A change in tactical thinking brought about by the requirements of atomic warfare led to a reorganization - instead of the division, the brigade became the operative independent unit. The standardized division was formed consisting of Panzer and Panzer grenadier brigades. What does this mean in terms of artillery anti-tank defence? The firing units of the artillery battallion in a brigade consist of two batteries each with six 155 mm self-propelled field howitzers. A third battery with medium rocket launchers is to be added in the near future. A new formation is the grenadier brigade, formed in 1965, with a field artillery battalion equipped with light 105 mm field howitzers on self-propelled mountings.
The heavy artillery of the division has two tasks: to support the brigade and to provide a massed concentration at divisional level when ordered by the divisional commander. The artillery regiment has the following firing units: a heavy field artillery battallion with two batteries each of six 175 mm heavy guns, and one battery with four heavy 203 mm field howitzers and another battalion of heavy rocket launchers with three batteries each with two ‘Honest John’ 762 mm launchers.
Combined, the artillery of the division and its brigades has an immense fire-power against troop concentrations and for the preparation of an attack. One must consider the combat role of the brigade. Its tanks, special tank destroyer companies, and the rocket-and-tank destroyer platoons of the heavy companies in the Panzer grenadier battalions represent a noteworthy defensive force against a tank attack. Whether another formation for anti-tank defence would result in a still more efficient defence will not be discussed. But the artillery still faces the same problems as in World War II, though some improvements have been made.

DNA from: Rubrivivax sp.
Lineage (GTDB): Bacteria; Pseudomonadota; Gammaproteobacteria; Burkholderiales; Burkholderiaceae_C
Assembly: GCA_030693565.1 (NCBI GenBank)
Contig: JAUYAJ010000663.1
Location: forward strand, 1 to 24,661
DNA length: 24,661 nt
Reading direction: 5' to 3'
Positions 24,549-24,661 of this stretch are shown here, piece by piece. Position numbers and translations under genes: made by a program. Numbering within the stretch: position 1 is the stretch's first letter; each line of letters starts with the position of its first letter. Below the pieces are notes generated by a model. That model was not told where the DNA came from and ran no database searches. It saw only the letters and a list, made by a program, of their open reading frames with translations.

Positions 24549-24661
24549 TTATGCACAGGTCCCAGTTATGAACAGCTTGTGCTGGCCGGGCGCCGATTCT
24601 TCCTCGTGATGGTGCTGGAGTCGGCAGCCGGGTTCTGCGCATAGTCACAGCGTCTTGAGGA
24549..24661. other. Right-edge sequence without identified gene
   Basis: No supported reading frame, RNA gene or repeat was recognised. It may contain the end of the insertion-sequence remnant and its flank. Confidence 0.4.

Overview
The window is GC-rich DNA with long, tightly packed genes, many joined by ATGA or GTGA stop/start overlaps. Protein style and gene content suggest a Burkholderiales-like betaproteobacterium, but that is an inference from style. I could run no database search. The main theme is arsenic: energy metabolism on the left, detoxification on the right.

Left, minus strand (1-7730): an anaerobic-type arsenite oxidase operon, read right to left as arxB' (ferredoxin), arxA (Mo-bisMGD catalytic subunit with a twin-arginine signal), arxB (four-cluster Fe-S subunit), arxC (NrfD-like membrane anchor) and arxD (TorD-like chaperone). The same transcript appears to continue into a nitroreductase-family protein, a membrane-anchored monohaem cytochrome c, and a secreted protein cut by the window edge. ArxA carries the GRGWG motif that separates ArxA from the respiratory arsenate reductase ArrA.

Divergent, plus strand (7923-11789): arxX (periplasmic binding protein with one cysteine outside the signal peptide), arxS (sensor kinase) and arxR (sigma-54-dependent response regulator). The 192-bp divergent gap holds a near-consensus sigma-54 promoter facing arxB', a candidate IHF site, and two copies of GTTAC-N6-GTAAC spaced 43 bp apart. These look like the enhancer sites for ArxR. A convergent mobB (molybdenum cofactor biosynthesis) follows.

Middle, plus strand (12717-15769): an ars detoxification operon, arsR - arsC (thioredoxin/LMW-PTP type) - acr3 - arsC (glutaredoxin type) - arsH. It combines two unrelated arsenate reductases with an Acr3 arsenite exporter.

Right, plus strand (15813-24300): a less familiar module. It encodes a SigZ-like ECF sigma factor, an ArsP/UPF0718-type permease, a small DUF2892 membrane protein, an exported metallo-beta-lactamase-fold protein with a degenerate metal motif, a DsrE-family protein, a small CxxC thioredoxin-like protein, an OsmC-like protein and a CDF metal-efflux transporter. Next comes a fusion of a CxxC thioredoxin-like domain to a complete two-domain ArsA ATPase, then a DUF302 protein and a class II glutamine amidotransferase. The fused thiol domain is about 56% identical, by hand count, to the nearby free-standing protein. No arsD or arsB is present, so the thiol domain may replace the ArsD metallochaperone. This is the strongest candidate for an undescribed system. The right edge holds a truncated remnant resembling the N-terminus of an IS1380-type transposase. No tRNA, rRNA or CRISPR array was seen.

When one considers the tasks for which only howitzers could be used in previous years that can today be carried out by rocket launchers and mortars with commensurate calibre, the necessary range and adequate mobility, one must automatically ask whether it would not be expedient to replace some with medium guns. These can be used not only in the normal artillery role, but in anti-tank defence as well, and the fight against tanks will be the decisive one in defence.
Let us now look at the artillery of the Soviet Union. It is noteworthy that the Soviet artillery, in contradistinction to the Western Powers, has more guns than howitzers and, as an intermediate equipment, howitzers. This means that the artillery is able to counter a tank attack. The advantages for anti-tank defence are obvious.
Moreover the Soviet artillery has no self-propelled guns designed for firing concentrations by indirect shooting, but assault guns for direct shooting. It may be assumed that the thought of anti-tank defence has played a part. Who is not reminded of the German assault gain of the Second World War?
Western anti-tank defence in the forward areas is mainly the task of special weapons, no longer that of the whole artillery. Considering Soviet development and the often-quoted 58 000 Soviet tanks should it not be necessary to think in terms of a light or medium field gun, or a multi-purpose gun?